Hungary's cliff-hanger election
In Hungary, the governing Socialist party MSZP took a narrow lead over the centre right Fidesz-KDNP in the first round of the parliamentary elections. Two smaller parties also achieved enough votes in the first round to get back into parliament. The battle ahead of the second round of voting on April 23, is indeed fierce.
"This was a really interesting election. Approximately 49 percent of the electorate voted for the current government to stay in place but 49 percent also voted for change, if we include the smaller more right-wing radical parties. That said, of course, the socialists and liberals will have a much easier task preparing for victory in the second round, than will Fidesz, MCF, and any others on the right who chose to vote for a change of government in the second round."
How do you see the performances of the individual parties?
"This was a reasonable result for the socialists. It wasn't quite as good as they had been hoping for but it's a good result for Ferenc Gyurcsany as prime minister. But though this is clearly a battle won for the socialists, they haven't won the war yet.
"The Free Democrats have a pretty good result. They hung on in Budapest, got back into Parliament, so they clearly have a strong chance of continuing in government.
"For Fidesz, I think it was a mixed result and it was not a total failure by any means. They've done pretty well to come from behind as opinion polls say and as Viktor Orban [former PM and head of Fidesz] said in his comments but quite probably not enough for them to win in the next round, unless they can perform something like the kind of miracle in their terms that they managed four years ago.
"One should also stress this remarkable result that the Hungarian Democratic Forum achieved. They've really proved that they haven't been absorbed by Fidesz into this great block of right wing parties, which Fidesz has come to dominate and in fact to eradicate all the other differences. So, a very good result there for Ibolya David [Democratic Forum leader]."
Do you think that it was a challenge of programmes or a challenge of personalities?
"I think it was both, in a way, but personalities above all. It was a two-horse race between Ferenc Gyurcany and Viktor Orban. They are very different personalities. But to be fair, I think they have very different programmes as well. Ferenc Gyurcany really has dragged the socialists from almost nowhere, where they were two years ago, to this strong position. His programme is a modern pro-globalisation, pro-big business kind of programme and I think the Fidesz is not a traditional conservative programme by any means in terms of the stress on the right to work, which is after all a rather left-wing policy. Obviously their stress on the family is a traditionally conservative point. But I think one of the reasons some of the other centre-right parties of Europe had trouble making out what Viktor Orban and Fidesz stand for today is that it is an anti-globalisation party, which does make it more in the same kind of bracket as the Greens in Germany or some of the other anti-globalisation parties in Central and Western Europe."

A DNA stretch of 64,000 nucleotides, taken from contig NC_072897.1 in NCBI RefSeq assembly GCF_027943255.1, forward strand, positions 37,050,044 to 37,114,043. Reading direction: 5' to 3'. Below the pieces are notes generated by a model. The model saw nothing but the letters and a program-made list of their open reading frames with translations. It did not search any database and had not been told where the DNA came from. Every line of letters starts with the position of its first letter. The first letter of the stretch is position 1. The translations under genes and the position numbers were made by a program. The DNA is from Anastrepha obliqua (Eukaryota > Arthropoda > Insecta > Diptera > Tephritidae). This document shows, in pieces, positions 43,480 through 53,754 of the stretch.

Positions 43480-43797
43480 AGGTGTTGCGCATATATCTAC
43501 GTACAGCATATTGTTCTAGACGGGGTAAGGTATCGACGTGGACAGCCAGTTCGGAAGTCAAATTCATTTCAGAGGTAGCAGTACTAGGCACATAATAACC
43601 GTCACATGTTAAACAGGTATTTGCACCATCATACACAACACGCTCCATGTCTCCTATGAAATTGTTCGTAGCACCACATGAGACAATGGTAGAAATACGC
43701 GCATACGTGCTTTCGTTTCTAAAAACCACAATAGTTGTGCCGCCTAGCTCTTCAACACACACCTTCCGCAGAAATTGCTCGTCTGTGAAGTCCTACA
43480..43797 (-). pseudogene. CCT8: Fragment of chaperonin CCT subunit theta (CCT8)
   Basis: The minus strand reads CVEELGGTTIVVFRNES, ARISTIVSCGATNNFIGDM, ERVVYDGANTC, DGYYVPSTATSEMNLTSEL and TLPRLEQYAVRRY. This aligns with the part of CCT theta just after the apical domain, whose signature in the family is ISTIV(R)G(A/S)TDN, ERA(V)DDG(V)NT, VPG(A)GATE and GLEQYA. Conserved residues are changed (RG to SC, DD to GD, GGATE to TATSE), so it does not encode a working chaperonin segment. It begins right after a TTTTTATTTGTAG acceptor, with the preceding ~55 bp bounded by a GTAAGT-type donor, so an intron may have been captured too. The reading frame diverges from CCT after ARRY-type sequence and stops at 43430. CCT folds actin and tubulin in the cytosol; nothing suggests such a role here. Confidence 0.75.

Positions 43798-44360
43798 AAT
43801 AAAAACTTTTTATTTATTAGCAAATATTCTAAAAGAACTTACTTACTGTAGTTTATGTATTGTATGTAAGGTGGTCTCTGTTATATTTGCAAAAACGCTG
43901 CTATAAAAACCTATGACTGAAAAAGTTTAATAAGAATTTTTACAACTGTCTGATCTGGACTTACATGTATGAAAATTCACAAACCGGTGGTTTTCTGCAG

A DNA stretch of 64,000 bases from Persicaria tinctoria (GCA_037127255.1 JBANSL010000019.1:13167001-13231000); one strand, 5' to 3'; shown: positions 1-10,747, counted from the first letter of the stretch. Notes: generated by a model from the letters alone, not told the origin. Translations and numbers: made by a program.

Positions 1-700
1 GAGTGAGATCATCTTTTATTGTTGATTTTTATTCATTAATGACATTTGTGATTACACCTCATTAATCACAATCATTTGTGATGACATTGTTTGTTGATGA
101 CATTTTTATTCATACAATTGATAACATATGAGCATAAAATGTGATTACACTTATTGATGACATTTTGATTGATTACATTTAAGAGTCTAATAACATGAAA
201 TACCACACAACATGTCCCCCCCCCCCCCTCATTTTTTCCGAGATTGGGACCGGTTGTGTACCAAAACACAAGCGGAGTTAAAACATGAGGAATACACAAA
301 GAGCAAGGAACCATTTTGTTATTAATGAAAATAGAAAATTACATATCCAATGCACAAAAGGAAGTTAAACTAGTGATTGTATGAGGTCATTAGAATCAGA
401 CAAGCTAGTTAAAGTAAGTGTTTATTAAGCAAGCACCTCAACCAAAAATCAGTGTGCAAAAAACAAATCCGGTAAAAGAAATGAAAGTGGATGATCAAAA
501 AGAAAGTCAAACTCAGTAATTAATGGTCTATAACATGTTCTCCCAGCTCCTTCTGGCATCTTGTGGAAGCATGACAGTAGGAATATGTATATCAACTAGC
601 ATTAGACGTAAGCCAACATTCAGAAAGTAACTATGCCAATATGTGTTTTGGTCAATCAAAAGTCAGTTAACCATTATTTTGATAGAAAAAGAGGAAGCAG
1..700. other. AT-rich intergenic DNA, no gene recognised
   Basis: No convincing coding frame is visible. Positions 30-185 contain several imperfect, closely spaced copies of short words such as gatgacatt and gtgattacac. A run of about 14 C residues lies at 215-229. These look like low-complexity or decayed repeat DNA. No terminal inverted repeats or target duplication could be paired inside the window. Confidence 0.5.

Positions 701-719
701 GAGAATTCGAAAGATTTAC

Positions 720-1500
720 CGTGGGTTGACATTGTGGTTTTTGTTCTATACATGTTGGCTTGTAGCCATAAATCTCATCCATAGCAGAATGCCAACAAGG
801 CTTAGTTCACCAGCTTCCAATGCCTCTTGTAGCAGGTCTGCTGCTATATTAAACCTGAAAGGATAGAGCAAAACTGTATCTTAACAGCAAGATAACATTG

Can we be content with the turnout?
"I think it is a good turnout. It's more than five percent more than the opinion polls suggested and I think this is another sign of the opinion pollsters really not being very accurate in this country - both in terms of the result (they were predicting a much bigger socialist victory) and in terms of the turnout (most of them were predicting about 61 percent). So, this obviously is a little bit less than the first round four years ago, but it was a good day for democracy in terms of the high turnout (more than two thirds of the voters, which puts a lot of the western European countries to shame) but also with the fact that four parties got into Parliament. This probably is a good thing for democracy because a two-party system might have rather limited the options of the Hungarian voters."